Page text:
If the candidates are to determine the party’s fate, the Druk Phuensum Tshogpa (DPT) claims that it has the depth.
Wherever he campaigns, party president Pema Gyamtsho never forgets to flash the banner with mugshots of the party’s 47 candidates and highlight the experience and capability of the candidates.
“If the pledges are to be realised, we have to look at the capabilities of the candidates, not just one from your constituency, but the whole team,” Pema Gyamtsho said.
He added that DPT was criticised for fielding in young and inexperienced candidates. “This is not true, we have a good blend of leaders.”
The party, he said, had 17 candidates with parliamentary experience, some of whom served for 10 years an MP. “Three of the five women has served one term in the National Assembly; two are equally capable,” he said, adding that Lilly Wangchuk was a party’s vice president and Tshering Choden secured highest votes in the primary round from Khar-Yurung.
The party has three former ministers, including the president himself; Thakur Singh Powdyel from Samtse and Dorji Wangdi from Zhemgang needed no introduction.
Among the new candidates, Pema Gyamtsho said the party has gathered a pool of representatives with expertise. Qualification wise, he said DPT had the best to offer. “A medical doctor, a veterinary doctor, three candidates with PhD in environment, media and agriculture, we have a pool of experts and doers.”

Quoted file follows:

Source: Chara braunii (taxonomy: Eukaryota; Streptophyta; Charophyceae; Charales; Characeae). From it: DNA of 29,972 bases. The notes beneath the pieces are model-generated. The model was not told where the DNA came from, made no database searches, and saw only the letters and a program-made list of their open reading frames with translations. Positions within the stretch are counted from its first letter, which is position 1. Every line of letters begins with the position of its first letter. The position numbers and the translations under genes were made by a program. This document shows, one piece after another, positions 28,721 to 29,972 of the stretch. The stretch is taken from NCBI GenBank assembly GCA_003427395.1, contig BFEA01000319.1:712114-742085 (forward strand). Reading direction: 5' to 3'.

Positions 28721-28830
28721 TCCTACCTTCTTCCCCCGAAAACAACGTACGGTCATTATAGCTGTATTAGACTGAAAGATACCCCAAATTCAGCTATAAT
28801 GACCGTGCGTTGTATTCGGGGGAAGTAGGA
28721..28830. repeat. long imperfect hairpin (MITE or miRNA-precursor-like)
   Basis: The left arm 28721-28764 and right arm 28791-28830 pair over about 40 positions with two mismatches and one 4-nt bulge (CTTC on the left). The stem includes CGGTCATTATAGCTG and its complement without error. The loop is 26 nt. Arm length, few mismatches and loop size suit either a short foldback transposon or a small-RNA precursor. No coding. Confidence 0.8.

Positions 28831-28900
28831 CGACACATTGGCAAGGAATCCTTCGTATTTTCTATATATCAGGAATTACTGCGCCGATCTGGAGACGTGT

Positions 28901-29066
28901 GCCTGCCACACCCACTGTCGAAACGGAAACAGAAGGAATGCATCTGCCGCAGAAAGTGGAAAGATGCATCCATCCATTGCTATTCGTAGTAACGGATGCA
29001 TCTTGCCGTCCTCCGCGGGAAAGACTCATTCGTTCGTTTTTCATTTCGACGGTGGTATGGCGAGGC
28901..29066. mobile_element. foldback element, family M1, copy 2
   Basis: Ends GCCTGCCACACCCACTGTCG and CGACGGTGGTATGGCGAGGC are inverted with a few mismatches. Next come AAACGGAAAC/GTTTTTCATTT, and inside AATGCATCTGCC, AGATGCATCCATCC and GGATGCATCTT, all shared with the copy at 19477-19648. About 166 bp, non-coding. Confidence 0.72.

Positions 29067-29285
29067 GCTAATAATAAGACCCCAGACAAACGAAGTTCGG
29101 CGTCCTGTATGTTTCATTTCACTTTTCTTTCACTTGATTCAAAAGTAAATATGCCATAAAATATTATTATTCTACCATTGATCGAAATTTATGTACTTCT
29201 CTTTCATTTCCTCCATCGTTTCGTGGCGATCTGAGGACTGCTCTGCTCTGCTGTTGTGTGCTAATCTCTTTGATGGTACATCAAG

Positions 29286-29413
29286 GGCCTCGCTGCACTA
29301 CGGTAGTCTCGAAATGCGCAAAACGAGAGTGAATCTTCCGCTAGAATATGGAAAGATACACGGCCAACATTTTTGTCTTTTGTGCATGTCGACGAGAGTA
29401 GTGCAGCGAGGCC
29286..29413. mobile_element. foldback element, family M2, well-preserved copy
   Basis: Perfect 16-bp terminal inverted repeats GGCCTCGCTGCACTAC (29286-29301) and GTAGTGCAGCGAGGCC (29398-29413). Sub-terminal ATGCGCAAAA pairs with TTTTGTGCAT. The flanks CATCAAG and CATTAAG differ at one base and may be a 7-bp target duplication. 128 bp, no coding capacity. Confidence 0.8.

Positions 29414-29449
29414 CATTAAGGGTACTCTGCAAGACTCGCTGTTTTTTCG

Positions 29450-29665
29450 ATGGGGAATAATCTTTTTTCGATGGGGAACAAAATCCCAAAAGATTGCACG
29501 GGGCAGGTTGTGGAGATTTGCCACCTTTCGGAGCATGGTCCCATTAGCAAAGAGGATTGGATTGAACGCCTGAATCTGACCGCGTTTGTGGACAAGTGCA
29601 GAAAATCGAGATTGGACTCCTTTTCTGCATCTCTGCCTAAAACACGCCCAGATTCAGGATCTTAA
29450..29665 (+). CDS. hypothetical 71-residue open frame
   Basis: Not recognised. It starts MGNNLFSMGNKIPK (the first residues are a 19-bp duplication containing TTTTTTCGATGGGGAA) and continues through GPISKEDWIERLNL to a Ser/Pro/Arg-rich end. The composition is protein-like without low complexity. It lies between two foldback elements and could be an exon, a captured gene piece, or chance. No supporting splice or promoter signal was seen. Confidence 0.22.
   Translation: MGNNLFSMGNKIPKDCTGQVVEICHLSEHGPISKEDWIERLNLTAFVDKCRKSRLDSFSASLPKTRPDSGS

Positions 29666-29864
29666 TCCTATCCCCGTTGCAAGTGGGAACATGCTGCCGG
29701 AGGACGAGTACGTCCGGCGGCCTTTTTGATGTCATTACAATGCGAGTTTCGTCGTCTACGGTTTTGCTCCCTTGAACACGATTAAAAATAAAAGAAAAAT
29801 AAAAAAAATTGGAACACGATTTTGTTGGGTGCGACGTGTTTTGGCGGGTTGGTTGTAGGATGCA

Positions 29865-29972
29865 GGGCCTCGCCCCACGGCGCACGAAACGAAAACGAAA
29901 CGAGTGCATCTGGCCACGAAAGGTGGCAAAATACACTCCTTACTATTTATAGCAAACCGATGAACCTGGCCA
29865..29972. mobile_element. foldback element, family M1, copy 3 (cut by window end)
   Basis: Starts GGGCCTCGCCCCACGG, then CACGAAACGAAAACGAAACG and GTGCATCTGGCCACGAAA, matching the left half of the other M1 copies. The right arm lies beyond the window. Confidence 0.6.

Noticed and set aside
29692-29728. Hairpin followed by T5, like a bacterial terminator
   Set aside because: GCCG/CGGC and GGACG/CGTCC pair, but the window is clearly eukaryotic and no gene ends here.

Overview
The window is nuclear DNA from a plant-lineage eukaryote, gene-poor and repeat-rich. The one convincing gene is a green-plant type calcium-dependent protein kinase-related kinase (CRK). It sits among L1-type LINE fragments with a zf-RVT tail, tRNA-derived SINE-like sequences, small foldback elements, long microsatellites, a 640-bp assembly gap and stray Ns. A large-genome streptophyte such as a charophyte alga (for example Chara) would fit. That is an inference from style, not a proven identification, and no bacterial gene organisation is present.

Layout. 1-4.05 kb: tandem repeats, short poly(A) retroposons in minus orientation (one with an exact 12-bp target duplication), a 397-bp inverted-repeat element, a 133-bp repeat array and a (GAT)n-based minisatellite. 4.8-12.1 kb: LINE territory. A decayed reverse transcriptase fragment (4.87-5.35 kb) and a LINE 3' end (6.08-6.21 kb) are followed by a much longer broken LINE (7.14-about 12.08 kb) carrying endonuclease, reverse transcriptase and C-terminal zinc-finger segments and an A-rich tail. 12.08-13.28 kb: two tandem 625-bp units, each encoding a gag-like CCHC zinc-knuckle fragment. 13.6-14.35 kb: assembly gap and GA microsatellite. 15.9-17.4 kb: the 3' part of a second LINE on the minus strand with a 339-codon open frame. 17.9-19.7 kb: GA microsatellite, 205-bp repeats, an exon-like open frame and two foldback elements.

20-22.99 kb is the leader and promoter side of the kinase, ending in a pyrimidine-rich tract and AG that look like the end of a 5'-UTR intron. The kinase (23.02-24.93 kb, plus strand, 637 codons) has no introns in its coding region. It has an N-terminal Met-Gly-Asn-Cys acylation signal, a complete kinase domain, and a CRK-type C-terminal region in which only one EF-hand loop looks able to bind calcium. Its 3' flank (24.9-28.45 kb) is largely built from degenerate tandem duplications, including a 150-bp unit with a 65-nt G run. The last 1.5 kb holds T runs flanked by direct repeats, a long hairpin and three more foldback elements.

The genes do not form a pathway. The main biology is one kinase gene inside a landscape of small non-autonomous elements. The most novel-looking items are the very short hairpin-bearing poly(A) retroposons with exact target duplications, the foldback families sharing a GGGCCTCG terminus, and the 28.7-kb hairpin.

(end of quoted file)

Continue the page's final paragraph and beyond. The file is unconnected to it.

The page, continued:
The party also has four candidates below 30. “We need them, youth will understand the youth issues better,” he said, adding that it was also to maintain a continuity. “Going by how they speak during the debate, we made the right choice.”
Both the candidates in Gasa are below 30 and party takes pride in fielding the first graduate from Lunana. “If youth are not given an opportunity how can they prove their capacity,” he said.
Pema Gyamtsho, however, said the party lacked a couple of ingredients. “We don’t have rich candidates. All of us are sons and daughters of farmers, raised in the villages and farms.” He made an exception to Lilly Wangchuk.
DPT, he said did not approach senior civil servants.
“A few approached us, but they wanted the party to finance their campaign. When we declined, the alternative was a ministerial post,” he said.
Experience, he said, was crucial to run the government. “There is no time to undergo training and to do test runs. One mistake could have serious implications to the nation and the people.”
Tshering Dorji | Bumthang